How we write 17


Reading Jim’s posts about and from Emil Brunner has me again pondering how I write. Since beginning to blog about 4 years ago (initially anonymously) I have thought carefully and often about how I write, what perspective I take, voice, tone, and language. Dean Dad refers to an interesting post from Dr. Crazy, “Pseudonymity is not Anonymity, duh,” with the basic argument that a pseudonym has character, identity, and substance whereas anonymous is, by definition, lacking any distinctive, “without identity, being untraceable.”

Yet it was the force of Brunner, speaking about, for example, what it means to be a believer that has me considering in a deeper way how I write. Let me come at it from one more angle. I am regularly invited to speak at synagogues, as a non-Jew who specializes in early Jewish literature, about what did or did not make Jesus distinctive. One of the traits as presented in the Gospels that I think definitively sets Jesus apart from later representations of the rabbis is that he “spoke with authority.” That is, he did not seem to feel the need to present his statements as being derived from a predecessor.

Perhaps it is having grown up in a biblically literate home, where this view of Jesus’ authority is held up, or perhaps it has been my training as an academic to always cite sources, but I know that I often feel coy about directly stating my own views or thoughts in writing. This is true in most venues. In academic writing, of course, I do make assertions and come to my own conclusions, occasionally (one would hope) at odds with what other scholars have written, but never until a sufficient balustrade of reference and citation has been offered as support. On the blogs I have at times tended to be even more timid, for all the reasons we might reasonably consider: it is a semi-permanent record, avoiding confrontation, and, perhaps my most crippling fault of all, not wanting to be misunderstood. I don’t really mind conflict or contradiction so long as my position is accurately understood.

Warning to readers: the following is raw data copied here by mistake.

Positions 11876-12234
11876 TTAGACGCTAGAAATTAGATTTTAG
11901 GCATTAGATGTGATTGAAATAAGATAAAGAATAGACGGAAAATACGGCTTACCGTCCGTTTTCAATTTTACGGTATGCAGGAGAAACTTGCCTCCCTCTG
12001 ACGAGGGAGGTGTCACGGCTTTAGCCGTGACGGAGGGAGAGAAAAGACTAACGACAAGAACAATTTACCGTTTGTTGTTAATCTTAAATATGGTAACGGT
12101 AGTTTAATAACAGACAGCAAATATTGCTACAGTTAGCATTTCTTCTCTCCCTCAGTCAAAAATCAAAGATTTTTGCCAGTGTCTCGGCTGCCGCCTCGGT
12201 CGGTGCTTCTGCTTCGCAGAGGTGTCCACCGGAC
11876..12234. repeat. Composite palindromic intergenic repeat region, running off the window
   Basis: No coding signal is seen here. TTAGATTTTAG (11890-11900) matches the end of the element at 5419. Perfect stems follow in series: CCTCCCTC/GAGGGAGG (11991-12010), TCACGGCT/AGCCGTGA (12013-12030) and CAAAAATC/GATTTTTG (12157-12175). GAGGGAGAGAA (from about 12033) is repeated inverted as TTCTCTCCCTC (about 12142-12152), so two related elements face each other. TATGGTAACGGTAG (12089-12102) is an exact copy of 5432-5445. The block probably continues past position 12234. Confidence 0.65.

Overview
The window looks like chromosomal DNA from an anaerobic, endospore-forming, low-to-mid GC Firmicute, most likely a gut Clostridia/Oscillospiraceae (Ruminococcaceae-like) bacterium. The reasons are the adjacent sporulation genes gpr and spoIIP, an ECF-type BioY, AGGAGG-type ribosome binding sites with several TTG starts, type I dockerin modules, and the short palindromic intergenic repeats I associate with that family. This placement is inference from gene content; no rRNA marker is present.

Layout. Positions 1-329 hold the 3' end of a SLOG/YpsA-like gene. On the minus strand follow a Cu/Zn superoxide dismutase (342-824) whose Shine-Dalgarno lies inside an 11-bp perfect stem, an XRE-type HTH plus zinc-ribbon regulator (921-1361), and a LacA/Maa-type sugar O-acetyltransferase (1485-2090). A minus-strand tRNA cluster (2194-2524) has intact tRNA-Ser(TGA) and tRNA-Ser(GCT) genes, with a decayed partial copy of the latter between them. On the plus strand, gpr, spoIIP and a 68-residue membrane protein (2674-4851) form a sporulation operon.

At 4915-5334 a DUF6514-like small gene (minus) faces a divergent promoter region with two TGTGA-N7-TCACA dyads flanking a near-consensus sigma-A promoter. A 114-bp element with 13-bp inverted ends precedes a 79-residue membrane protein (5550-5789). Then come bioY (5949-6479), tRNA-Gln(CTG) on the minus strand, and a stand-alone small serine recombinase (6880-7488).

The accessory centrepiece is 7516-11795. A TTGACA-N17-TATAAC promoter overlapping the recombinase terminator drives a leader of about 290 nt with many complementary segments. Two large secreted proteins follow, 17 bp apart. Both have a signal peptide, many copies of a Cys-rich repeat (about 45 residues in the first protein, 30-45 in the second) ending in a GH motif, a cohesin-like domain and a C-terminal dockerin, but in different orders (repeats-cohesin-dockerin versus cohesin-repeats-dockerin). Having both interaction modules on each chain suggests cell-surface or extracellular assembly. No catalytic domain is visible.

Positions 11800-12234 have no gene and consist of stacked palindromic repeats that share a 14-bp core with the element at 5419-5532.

So I wonder if others wrestle with this as well. It is not a question of pseudonymity or anonymity, I use the name “Targuman” but I do not hide the fact that I am Chris Brady. It is a question of what pressures or constraints, internal or external, do we feel when we set down to write. Someone like Dr. Jim West, for example, seems to feel no such constraint. Jim Davila and Mark Goodacre have very stately academic blogs (although Mark now has a blog that comments on more personal matters as well). I tried to have the latter, but found that others did it better than I and cannot bring myself to follow the former. Of course, I wouldn’t say that I am not myself here on the blog, but I am certainly constantly aware that anything I post could be preserved and brought out at some later date.

I sometimes wonder if it isn’t a bit like the difference between preaching and lecturing. I am assiduous in the secular classroom to maintain a certain distance from texts, traditions, and beliefs. The only beliefs of mine that are relevant in that context are my academic convictions. But from the pulpit I preach what I believe to be the truth with what I pray is conviction. So what is the blog? Pulpit, classroom, water-cooler, or …?